“Ink” the debut novel of Alice Broadway is a clever fusion of fantasy, horror and dystopia. Set in an unknown location, Saintstone, where culturally everything revolves around tattooing. Babies are tattooed when they are newly born, and thereafter every significant moment in their lives is recorded on their bodies with a fresh tattoo. This ranges from everything from exam success to marriage. The novel is seen from the point of view of Leora, who dreams of being a tattoo artist when she reaches adulthood. However, when her father dies suddenly her life is turned upside down. After a death all bodies are dried, then skinned of their tattoos are once they are removed are converted into a ‘Skin Book’ which records the good deeds and successes in any life, and this is a way of the deceased to enter this society’s version of heaven. When Leona discovers that her father’s ink has been edited and his book is not available for reading, she begins to realise he had secrets she did not understand? Of course, she begins to investigate and there is both mystery and romance along in the way, in this highly readable novel probably more aimed at girls. Shockingly, she discovers there is another disregarded society, those without tattoos, known as ‘Blanks’. “Ink” was a clever character driven novel which lacked action, but more than made up for it with a cleverly drawn world. Aimed at ages 12/13+
Beatrice Beecham's Cryptic Crypt: by Dave Jeffery
“Beatrice Beecham's Cryptic Crypt” was Crystal Lake Publishing big splash into the dark waters of YA and was entertaining and enterprising fun about a group of for teenage misfits (the ‘Newshounds’) who get wrapped up in a supernatural mystery in their sleepy small American coastal town. Although it was supernatural, it was also very good natured, the joy of the first kiss, walks on the pier, holding hands and all that cute stuff. I found the main character Beatrice to be really engaging and innocently likable, and not really the type of girl to get wrapped up in the weird reawakening of World War II and Neo Nazis. But, hey, Bea’ takes it on the chin and rolls with the punches. The Nazi revival comes around via a Second World War survivor who recognises a voice from her past in a dodgy hearing aid which can cross time.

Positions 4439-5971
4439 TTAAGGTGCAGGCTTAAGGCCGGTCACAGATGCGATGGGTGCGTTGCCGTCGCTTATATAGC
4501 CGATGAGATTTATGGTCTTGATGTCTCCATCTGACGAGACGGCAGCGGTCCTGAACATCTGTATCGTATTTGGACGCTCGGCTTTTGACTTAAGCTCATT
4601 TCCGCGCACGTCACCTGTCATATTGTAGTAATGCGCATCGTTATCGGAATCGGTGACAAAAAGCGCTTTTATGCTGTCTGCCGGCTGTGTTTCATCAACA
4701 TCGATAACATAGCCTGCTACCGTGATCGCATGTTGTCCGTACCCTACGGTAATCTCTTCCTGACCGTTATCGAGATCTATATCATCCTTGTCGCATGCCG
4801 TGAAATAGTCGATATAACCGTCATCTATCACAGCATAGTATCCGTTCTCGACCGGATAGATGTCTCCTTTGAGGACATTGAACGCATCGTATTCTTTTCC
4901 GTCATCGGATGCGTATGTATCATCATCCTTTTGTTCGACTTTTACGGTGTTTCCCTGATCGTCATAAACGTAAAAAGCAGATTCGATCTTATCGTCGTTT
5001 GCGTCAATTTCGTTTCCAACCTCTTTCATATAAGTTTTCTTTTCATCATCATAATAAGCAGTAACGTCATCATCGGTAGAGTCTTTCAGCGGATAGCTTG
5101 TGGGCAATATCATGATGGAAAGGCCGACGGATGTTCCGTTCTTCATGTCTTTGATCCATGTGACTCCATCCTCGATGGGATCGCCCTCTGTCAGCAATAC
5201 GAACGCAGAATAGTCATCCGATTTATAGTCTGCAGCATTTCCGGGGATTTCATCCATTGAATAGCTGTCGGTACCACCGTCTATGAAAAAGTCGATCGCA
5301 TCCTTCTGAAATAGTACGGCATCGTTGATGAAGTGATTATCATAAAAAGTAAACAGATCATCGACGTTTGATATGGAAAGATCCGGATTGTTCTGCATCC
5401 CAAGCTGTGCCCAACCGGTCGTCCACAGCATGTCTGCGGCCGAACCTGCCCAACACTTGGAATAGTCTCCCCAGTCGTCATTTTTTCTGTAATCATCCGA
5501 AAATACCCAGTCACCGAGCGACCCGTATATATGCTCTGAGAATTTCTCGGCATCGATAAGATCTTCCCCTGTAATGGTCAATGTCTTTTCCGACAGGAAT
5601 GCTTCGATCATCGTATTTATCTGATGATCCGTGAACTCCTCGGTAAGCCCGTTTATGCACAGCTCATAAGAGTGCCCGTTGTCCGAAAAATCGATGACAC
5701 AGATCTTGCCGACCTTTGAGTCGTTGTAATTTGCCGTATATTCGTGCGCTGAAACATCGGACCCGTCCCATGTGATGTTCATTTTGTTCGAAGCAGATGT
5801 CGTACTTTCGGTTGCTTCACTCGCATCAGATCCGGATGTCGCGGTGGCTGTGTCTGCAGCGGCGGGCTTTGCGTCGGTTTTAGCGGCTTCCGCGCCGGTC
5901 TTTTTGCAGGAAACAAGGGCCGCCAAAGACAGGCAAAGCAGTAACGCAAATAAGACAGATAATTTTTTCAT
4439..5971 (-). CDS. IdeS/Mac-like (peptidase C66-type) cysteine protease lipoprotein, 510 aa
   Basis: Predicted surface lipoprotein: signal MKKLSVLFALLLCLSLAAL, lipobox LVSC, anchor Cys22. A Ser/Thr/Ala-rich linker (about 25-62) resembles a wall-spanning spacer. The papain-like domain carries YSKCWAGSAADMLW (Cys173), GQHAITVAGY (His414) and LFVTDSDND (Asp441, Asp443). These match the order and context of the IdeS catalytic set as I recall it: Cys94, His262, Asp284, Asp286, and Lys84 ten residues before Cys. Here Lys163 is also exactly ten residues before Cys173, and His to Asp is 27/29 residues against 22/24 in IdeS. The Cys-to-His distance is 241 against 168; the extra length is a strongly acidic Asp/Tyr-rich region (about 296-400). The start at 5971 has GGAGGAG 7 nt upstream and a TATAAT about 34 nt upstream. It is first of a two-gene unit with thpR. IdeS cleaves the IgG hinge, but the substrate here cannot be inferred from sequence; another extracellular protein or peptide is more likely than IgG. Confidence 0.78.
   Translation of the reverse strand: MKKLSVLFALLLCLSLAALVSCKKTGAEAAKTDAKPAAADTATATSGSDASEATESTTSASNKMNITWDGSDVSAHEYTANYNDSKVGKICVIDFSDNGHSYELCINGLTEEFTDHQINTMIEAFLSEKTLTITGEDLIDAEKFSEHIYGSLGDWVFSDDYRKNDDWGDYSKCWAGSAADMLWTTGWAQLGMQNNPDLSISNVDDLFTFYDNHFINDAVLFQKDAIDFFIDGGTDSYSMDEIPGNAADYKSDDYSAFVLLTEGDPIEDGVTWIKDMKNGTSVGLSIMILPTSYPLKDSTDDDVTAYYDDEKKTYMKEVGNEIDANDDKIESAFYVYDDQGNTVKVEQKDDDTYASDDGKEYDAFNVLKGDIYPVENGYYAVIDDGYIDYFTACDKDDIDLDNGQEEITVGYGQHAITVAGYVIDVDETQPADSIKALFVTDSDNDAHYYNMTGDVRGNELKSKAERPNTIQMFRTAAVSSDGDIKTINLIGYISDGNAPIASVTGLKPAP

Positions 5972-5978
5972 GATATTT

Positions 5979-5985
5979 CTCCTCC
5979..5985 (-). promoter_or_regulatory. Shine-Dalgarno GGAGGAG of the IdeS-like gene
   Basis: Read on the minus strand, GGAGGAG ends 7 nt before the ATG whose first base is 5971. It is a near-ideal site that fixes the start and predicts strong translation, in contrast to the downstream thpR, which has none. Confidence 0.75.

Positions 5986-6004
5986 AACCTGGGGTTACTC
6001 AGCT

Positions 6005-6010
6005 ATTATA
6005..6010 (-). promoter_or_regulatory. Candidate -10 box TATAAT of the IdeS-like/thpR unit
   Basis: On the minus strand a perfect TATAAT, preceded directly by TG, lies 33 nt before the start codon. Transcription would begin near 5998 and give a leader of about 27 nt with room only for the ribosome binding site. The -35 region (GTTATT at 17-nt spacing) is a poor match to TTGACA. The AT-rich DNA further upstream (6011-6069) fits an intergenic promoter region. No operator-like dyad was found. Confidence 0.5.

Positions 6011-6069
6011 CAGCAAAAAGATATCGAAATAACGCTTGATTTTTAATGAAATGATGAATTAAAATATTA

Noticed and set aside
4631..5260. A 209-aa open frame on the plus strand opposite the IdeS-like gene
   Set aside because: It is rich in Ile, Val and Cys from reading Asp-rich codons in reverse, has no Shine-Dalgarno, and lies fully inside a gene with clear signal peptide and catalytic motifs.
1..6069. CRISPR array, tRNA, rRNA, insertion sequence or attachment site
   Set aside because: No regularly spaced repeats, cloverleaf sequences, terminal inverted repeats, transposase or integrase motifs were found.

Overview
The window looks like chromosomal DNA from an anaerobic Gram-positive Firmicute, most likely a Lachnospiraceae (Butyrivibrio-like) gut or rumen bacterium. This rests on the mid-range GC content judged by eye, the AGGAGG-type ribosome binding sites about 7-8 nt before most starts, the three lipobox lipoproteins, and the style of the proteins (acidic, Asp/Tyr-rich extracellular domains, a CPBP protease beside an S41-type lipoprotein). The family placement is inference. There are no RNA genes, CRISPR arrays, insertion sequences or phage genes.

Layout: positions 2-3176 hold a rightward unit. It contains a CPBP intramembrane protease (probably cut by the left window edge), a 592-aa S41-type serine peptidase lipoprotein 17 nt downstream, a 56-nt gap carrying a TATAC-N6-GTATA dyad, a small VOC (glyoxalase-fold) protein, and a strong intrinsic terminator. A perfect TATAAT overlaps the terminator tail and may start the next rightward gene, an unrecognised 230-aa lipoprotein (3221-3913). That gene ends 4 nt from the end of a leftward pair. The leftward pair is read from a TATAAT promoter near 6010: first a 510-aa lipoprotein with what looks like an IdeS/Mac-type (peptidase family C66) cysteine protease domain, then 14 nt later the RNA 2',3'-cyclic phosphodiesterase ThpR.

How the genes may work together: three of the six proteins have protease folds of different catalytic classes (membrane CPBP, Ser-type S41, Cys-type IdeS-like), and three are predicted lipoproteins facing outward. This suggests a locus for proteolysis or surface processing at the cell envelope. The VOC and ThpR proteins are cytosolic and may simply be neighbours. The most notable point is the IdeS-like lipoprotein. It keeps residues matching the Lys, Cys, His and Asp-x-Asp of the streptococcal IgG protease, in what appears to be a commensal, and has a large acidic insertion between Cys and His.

But the quiet fishing town, Dorsal Town, is exactly the sort of place where weird stuff happens. Jeffery makes an excellent job of keeping everything quite light, but fast paced, and the characters deliberately recall famous contemporaries from children’s literature of yesteryear including the ‘Famous Five’, ‘Nancy Drew’ or the ‘Hardy Boys’ with a decent amount of respect for these legendary characters. The book is loaded with larger-than-life and engaging support roles, and along the way the kids deal with everyday issues like bullying, and even hold down part-time jobs. I suppose you could argue the kids are too good to be true, but that’s part of the charm of the book, these kids aren’t going to do drugs or other nasty stuff. Plus, you always know they’ll save the world, and good for them. It’s not at all scary, but it’s not really supposed to be, and I thought it was a rather charming read. Beatrice returns with another book “Cryptic Crypt” later this year. A good read for ages 10/11+
Thornhill by Pam Smy
“Thornhill” was one of the best books I read in 2017, kids or otherwise and the Stoker panel should never have missed this beautifully haunting novel. Even though it weighs in heavier than 500 pages an adult could still easily read it in a couple of hours, mainly because it is a time-slip story with the present-day story told only in pictures, which are just so easy to read. So “Thornhill” has a lot of illustrations, in a style made popular in recent times by Brian Selznick “The Invention of Hugo Cabret” and his other novels. “Thornhill” itself is a care home for kids in 1982 which is shortly going to close for good, the story focusses on Mary who is a lonely orphan who suffers from selective mutism and is bullied mercilessly by other girls and one particularly nasty girl who is the ringleader.
Flick forward to 2017, Ella moves into a new house which overlooks the burned-out shell of Thornhill and she is sure she can see a ghostly figure watching her in the derelict building. Adult readers will be able to tell where the story is going, but it is so beautifully told you will still have a tear in the eye come the end. The drawings are so great they really do tell the 2017 story of Ella without the needs of any words at all. It’s a big old book, but anyone over the age of 10+ (adults included) will adore it. Wonderful in every possible way.
Gravedigger’s Son by Patrick Moody